With a web-based interface allowing for staffers across the institution to input information, officials at Central Methodist University, located in Fayette, Mo., figured that awarding scholarships would be a breeze. After all, admission counselors, coaches, and others could easily enter academic and extracurricular credentials for accepted students, allowing for the appropriate officials to approve scholarships and notify the recipients.

Memorial University of Newfoundland, Canada

The word “class” really doesn’t do justice to what medical students attend in the newly renovated lecture theatre at Memorial University of Newfoundland, Canada.

“It’s a production, which is so much better,” said Ed Hipditch, manager of classroom technologies with Memorial University’s Distance Education, Learning and Teaching Support (DELTS) department. “Students walk in and say ‘Wow!’ ­The wow factor is important when educating someone. It’s not just someone scribbling on a chalkboard.” ­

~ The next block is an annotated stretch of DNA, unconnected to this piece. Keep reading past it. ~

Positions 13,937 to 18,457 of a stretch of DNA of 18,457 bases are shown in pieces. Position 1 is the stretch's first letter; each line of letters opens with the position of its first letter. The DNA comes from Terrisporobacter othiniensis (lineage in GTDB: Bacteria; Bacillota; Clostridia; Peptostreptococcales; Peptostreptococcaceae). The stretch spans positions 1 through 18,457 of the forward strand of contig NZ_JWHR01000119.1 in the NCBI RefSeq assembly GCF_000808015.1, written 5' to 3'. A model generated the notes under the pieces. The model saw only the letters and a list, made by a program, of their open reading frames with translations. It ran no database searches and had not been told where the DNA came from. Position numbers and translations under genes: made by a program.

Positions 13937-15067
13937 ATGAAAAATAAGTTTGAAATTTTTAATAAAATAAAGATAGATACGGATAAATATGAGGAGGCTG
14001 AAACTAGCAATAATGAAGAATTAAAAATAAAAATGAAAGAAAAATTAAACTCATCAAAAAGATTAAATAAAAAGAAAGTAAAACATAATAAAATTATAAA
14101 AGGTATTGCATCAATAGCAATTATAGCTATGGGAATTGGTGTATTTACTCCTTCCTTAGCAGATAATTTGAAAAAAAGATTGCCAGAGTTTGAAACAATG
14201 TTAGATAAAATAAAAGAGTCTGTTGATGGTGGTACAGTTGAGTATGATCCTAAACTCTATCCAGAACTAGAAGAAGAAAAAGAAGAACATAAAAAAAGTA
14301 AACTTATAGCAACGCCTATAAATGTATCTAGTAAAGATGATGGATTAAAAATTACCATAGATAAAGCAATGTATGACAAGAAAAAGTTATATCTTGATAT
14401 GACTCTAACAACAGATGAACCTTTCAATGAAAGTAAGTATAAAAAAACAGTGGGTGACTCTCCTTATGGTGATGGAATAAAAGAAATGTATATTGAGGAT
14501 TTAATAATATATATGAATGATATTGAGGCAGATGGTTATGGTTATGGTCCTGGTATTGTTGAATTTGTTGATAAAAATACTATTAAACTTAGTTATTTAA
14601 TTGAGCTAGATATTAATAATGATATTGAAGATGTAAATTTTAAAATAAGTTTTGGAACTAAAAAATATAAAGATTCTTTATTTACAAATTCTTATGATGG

Richard Stockton College of New Jersey

Stockton College and the FAA Tech Center are geographically close in New Jersey, but intellectually even closer thanks to their shared interest in technology, research, and collaboration. These collective pursuits led experts at the Richard Stockton College of New Jersey to design and install a high-tech classroom at the Federal Aviation Administration's William J. Hughes Technical Center, which is located about 15 minutes from the school's campus.

Small Animal Hospital

Veterinary students who once huddled together to observe a surgeon's intricate moves now have another learning option at the University of Florida. There, AMX technology allows students near and far to have a bird's eye view of every small step of a procedure.